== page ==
“The main reason Somfy reached out for the SLS technology from Sinterit was productivity. Printing many pieces in one batch was a game-changer.” – says Philippe Bendel, Additive manufacturing development Leader.

    SLS 3D printing technology is best known to be a predictable additive manufacturing technology. Designers choose it for several reasons. In non-powder technologies, such as FFF (FDM) and SLA, you need to add special supporting structures to your model to prevent it from collapsing during printing. In SLS no supports are needed as the unsintered powder, surrounding the printouts in the printing chamber, becomes support itself. It also makes it easy to develop movable parts with complicated inner geometry or smooth surfaces – it is hard to even notice the layer. SLS printouts are known for their durability, and as the powder is reusable after printing, it becomes also an economical solution.

    Speaking of costs, Sinterit’s mission was to provide an open environment. This means that even though Lisa X producer has the largest SLS powder portfolio in the compact SLS 3D printing market, it doesn’t limit its clients from choosing third-party materials, which makes it an even more flexible option.

    Somfy uses Lisa Pro and Lisa X to prototype, but also more and more often. An example is a part, that was previously machined, as support for the label. Previously it was quite expensive to make. Now when it is 3D printed, the cost reduction is tremendous as well.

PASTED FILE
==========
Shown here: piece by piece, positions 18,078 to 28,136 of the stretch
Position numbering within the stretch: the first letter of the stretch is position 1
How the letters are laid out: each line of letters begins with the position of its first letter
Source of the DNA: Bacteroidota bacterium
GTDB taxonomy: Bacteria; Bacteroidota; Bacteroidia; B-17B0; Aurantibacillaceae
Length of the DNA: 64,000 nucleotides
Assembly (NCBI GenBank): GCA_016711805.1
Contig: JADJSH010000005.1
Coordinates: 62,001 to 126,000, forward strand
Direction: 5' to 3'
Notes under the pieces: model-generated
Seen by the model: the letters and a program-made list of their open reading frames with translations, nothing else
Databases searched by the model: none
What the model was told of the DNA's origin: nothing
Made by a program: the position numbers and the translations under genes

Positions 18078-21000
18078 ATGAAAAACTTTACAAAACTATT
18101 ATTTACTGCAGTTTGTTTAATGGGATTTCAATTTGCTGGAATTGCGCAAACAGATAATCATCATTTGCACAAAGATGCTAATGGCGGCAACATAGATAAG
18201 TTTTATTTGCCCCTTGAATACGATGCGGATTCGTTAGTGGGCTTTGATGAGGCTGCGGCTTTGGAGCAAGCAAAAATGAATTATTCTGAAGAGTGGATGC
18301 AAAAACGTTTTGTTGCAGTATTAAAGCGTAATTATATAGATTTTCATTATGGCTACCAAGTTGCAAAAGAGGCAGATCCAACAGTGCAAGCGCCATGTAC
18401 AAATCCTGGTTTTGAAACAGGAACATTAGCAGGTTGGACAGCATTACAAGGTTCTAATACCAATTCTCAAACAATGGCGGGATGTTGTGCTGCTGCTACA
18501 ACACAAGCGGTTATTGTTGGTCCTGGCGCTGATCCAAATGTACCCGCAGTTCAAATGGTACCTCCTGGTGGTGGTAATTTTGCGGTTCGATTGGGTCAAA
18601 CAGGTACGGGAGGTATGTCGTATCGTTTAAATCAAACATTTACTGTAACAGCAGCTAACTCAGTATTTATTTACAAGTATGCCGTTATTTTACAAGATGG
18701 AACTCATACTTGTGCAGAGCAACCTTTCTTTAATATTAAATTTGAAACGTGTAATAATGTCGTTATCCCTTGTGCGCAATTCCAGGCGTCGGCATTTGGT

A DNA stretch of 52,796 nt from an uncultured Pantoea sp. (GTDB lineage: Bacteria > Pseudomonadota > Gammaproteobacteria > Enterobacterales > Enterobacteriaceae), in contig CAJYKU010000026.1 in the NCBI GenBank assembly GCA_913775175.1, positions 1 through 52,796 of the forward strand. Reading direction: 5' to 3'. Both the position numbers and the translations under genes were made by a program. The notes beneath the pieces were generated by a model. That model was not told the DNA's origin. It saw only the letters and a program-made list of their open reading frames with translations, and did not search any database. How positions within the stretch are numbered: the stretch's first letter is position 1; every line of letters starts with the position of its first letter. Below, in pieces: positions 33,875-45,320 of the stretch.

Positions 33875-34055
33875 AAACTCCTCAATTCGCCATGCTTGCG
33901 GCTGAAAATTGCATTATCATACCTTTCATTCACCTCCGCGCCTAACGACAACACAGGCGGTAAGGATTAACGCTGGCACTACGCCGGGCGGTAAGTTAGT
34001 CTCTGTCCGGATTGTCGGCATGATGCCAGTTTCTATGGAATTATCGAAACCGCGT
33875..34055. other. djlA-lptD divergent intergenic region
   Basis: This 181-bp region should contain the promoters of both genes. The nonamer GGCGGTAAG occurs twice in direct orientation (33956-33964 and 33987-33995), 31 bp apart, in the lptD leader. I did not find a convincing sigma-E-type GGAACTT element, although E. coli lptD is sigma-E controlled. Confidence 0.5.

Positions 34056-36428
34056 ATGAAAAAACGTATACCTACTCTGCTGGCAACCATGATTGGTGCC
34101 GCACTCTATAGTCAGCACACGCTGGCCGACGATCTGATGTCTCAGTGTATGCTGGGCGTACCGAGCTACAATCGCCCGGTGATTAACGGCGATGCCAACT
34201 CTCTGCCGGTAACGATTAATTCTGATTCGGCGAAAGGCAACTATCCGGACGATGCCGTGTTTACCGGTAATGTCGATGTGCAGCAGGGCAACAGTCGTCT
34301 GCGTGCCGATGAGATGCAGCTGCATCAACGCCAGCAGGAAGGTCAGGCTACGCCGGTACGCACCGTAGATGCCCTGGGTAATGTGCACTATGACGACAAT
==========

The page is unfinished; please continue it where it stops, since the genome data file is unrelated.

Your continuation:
Another part is used for motor reductors. It is turning at high speed and distributes grease to the reductors. This little part, while made with CNC cost about 50-100 times more than when 3D printed with Lisa X. Not to mention, that the machine making of this part is extremely difficult, because of the needed precision. “With SLS we can provide productivity” – highlights Jonathan Caillat.

    “We also make parts that are both 3D printed and machined, just like this device, where the housing is 3D printed, and the detachable electrical contents are machined”

    What you can learn from Somfy, is that 3D printing technology is not only about machines. It is about the knowledge of how to use them, how to design for 3d printing what parameters to use, and how to position your model to achieve precisely the expected effect. Even if the 3D printer is intuitive, plug&play type that leads you through the whole process, as Sinterti’s and also other SLS 3D printers do, you need to explore the options, gain cutting-edge design, and only then start printing.

    Companies also choose compact SLS 3D printers, like Lisa PRO or Lisa X because Sinterit has the widest portfolio of such devices on the market. With its 500 engineers on board, the multidisciplinary and multi-skilled team uses Sinterit’s SLS 3D printers to achieve the best results in product and electronic design.

    “It was s a good way to start with a compact 3D printer. It gives room to improve, and also a good compromise regards on cost and possibilities” – sums up Jonathan Caillat.

    Summary
    • Rapid prototyping
    • Productivity – printing many pieces in one batch was a game-changer